However, it’s worth noting that our test car had some useful options ticked. As standard, VW fits fixed-rate shocks and the same 18″ ‘Richmond’ swept-back five-spoke wheels as the basic GTI, which leaves it looking slightly under-wheeled. Our car had Dynamic Chassis Control (an £815 option) and came fitted with 8×19″ wheels on slightly wider Goodyear Eagle F1 SuperSport rubber than the base spec (another £760). Petrolhead maths suggests both are sound investments if you’re already stepping up to the Clubsport, and filling the arches gives it real presence too.
Otherwise, there’s not much missing from the factory spec. The ArtVelour trimmed tombstone seats aren’t quite up to the high standards set by the Mk7 Clubsport’s excellent Recaro wingbacks, but they’re figure-hugging enough for enthusiastic driving without being uncomfortable for motorway trips. Some elements of the de-cluttered dashboard – most functions relocated into the central touchscreen – aren’t quite as well thought out as older generations, but it’s relatively easy to adjust to and it’s rich in features. Tap away at the menus and the instruments will display a G-meter and boost gauge either side of a central rev counter with a lap timer at its core.
If we’re being really picky, the worst thing left off the option list – especially since the Scirocco was axed in 2017 – is a lighter, sportier three-door version. Five-door Golfs died out towards the end of the Mk7’s production run, which means the Up GTI is Volkswagen’s only surviving three-door hot hatch.
However, that’s a detail we’ll live with considering the VW Golf GTI Clubsport Mk8 is a project which could easily have not happened at all. In an environment that’s pushed rivals to reinvent themselves or drop out of the market completely, it’s great to see Wolfsburg still has its hands on the formula that made the Mk1 GTI so successful almost 50 years ago. Change is coming – and it’s exciting – but it’s worth enjoying ‘Peak GTI’ while it lasts.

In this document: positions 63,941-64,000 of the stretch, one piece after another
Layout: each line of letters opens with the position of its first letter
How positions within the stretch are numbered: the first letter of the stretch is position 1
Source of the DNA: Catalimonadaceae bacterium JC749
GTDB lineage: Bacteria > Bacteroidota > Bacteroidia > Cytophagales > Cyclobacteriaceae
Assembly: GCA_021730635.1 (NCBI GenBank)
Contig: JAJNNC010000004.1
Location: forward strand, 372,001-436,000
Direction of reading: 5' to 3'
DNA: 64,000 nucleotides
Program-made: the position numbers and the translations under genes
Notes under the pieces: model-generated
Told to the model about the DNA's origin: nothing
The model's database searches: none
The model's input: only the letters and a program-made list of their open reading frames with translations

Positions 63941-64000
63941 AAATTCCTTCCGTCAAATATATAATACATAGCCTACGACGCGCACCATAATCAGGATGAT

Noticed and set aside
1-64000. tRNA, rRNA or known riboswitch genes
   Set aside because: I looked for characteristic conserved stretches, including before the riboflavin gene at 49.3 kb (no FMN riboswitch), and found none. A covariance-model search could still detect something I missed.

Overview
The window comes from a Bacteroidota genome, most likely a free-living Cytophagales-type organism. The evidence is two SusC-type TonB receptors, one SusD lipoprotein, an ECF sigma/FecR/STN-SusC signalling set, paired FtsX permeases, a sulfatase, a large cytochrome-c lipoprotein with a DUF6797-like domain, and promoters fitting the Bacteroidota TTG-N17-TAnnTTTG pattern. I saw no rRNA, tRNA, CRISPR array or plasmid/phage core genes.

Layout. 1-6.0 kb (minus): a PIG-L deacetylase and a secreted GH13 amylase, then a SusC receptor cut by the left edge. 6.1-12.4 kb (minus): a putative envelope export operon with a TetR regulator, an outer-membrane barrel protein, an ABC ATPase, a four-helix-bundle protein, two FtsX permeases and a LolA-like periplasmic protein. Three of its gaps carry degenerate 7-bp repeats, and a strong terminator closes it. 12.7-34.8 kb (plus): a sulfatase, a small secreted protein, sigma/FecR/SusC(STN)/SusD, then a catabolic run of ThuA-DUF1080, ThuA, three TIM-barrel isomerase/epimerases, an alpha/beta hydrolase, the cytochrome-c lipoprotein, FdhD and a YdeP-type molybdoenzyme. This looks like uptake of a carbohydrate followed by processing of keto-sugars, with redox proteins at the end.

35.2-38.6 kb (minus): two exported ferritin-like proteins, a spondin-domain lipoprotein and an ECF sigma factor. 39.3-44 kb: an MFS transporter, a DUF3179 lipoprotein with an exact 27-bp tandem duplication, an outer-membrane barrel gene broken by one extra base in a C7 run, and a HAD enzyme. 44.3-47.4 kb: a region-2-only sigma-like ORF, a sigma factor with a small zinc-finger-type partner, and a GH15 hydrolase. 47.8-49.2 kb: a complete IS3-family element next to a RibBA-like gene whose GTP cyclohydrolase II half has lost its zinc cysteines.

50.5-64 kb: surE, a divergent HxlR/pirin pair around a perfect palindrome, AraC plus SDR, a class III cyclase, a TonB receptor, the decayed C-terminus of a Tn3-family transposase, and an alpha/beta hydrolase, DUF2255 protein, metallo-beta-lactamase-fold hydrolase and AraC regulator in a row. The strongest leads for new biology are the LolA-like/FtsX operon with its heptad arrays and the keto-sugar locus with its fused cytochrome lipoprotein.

Tech Spec: VW Golf GTI Clubsport Mk8
1984cc, four cylinder, turbocharged petrol, seven-speed DSG transmission with electronic differential lock (XDS+) and front axle locking differential (VAQ)
18-inch big brake kit with GTI-branded four-piston calipers and drilled discs with aluminium bells, Dynamic Chassis Control (£815), 8×19” ET50 Adelaide wheels with 235/35 Goodyear Eagle F1 SuperSport tyres (£755)
IQ.Light LED headlights, GTI Clubsport styling pack including bumper, sideskirts and rear wing, Oryx White Premium Signature Paint (£1,105)
Digital Cockpit with wireless charging, GTI Clubsport premium sports seats with hexagonal-imprint ArtVelour upholstery, perforated leather GTI steering wheel, brushed stainless steel pedals, GTI Clubsport hexagonal dash trim, Rear-view camera (£305), Head-up display (£650), Curtain Airbag system (£350), Digital key for smartphone access (£215)
Discover Navigation Pro touch-screen navigation infotainment system with gesture control (£1,200), wireless phone charger, Vodafone S5-VTS GPS tracker (£450.19)
300hp at 5,300-6,500rpm, 400Nm @ 2,000-5,200rpm, 0-62mph in 5.6 seconds, 155mph top speed (electronically limited), 38.5mpg, 166g/km CO2
£38,150 (£45,015.19 as tested)